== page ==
The key to successful marketing starts months before the restaurant opens its doors. Set aside a budget that allows for aggressive marketing for months before the doors open and on a consistent basis after opening. The main point of marketing is to generate a buzz and interest in your business before the doors open. A successful marketing plan requires a dedicated marketing partner that can continue to keep a sharp focus on marketing even while the owner is occupied with what needs to be done to open the doors. When composing a marketing plan remember to plan for a robust social media presence, the new generation relies on social media. Lastly, appoint a member of your team to monitor the social media channels and respond to comments, questions, and complaints as needed. (Roth, 2017).

Start-up Funds

Performing a realistic estimate of the amount of cash that will be needed to start up the business successfully is vital for potential financing or grant applications and attracting investors if that is the route taking for the new company. Investors can be an enormous benefit regarding cash and capital invested, but also regarding experience, they bring to the table. The initial analysis of the market and property costs shows that the start-up costs of opening the bistro, according to the article, you should figure on $3,734.00 per seat.  Assuming we have ten seats, it would be around $30.734.00 per year.  While the numbers below don’t exactly match the estimate, things could be done cheaper, but the initial numbers are:

Lease for 1 year of 2000 sq ft area: $12,000.00

Rent restaurant equipment, dishes, etc. $12,000.00

Insurance for year: $4,000.00

Payroll for year (estimated): $10,000.00

Food: $10,000.00

When mentioning that the numbers could be lower buying or leasing the restaurant equipment will have a big impact on the overall numbers. Payroll will also vary according to the size of the establishment and the number of employees needed. Another factor that could affect the overall start-up capital needed is the cost of the food. Working with local farmers and vendors can do a great deal to help the image of the restaurant, but may be more expensive than buying in bulk and discount stores.

Incentives for the Founding Management Team

The bistro that we plan to open will be a small operation. The founding management team will be my husband and me. Incentives that we can offer investors would be a percentage of the future profits. We have done some investigating into the benefits of investors and have decided we would be happy to work with investors and give a percentage of ownership and profits as long as the investor has a substantial business background with a robust focus on the restaurant business. Knowledge is power, and insight from experience is priceless in the restaurant business. Our main focus will be investigating the labor and tax laws to pay our servers closer to minimum wage, instead of the typical salary of around $2.00 per hour while still allowing them to keep their tips. Having waitress and bartending experience proved that earning more per hour and keeping tips was a significant motivation to continue to strive for perfect customer service and finding ways to be more beneficial to the owner. We hope that by giving more to the servers, it will inspire more from the servers as a means to shrink the gap from owner to customer while providing superior customer experiences.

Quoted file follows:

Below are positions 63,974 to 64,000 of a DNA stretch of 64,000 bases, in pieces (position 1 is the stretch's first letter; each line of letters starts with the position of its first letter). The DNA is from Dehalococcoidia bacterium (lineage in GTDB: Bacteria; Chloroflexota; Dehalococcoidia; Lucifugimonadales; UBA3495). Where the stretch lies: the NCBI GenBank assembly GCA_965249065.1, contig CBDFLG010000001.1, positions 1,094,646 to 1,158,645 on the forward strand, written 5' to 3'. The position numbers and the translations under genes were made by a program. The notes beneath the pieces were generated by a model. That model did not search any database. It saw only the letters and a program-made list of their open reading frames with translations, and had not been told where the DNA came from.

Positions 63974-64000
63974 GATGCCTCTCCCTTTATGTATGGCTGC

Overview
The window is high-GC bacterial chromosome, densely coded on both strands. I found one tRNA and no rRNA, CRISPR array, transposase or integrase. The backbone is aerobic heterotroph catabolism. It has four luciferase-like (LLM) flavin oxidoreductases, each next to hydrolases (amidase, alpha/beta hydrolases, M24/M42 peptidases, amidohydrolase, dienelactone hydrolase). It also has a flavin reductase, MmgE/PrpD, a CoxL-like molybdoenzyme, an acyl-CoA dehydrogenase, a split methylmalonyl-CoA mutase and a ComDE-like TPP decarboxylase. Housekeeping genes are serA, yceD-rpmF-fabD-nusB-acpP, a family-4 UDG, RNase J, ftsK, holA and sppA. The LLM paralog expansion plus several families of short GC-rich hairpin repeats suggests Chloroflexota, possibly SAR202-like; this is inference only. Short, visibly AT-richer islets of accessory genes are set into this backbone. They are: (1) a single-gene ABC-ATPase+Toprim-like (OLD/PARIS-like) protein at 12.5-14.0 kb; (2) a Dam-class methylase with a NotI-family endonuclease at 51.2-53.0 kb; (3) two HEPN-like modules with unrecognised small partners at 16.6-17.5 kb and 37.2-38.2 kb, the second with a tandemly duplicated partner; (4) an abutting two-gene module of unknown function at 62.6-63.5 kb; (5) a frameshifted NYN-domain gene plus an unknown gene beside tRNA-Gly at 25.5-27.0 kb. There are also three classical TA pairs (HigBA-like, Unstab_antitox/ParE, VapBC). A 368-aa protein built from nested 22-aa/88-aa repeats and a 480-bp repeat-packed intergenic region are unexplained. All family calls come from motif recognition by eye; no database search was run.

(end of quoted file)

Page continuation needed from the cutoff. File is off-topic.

Allen, K. R. (2012). Launching New Ventures: An Entrepreneurial Approach (6th ed.). Mason, OH: South-Western CENGAGE Learning.

Barcellona, N. (2017, January 13). Restaurant Competitor Analysis: How to do it. Retrieved from

Barmak, A. (2014, June 30). Does your restaurant have a clear value proposition? Retrieved from

Keller, K. (2017, November 02). 5 Steps to Protect Your Brand Trademark or Risk Losing It. Retrieved from

Martin, M. (2016, February 02). New Business Idea? How to Test It Before Launching. Retrieved from

New Restaurant? What’s Your Value Proposition? (2018, November 09). Retrieved from

Roth, D. (2017, July 10). 7 Steps to Successfully Launching a New Concept. Retrieved from

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5 Things Startup Restaurants Typically Overspend On. (2015, April 30). Retrieved from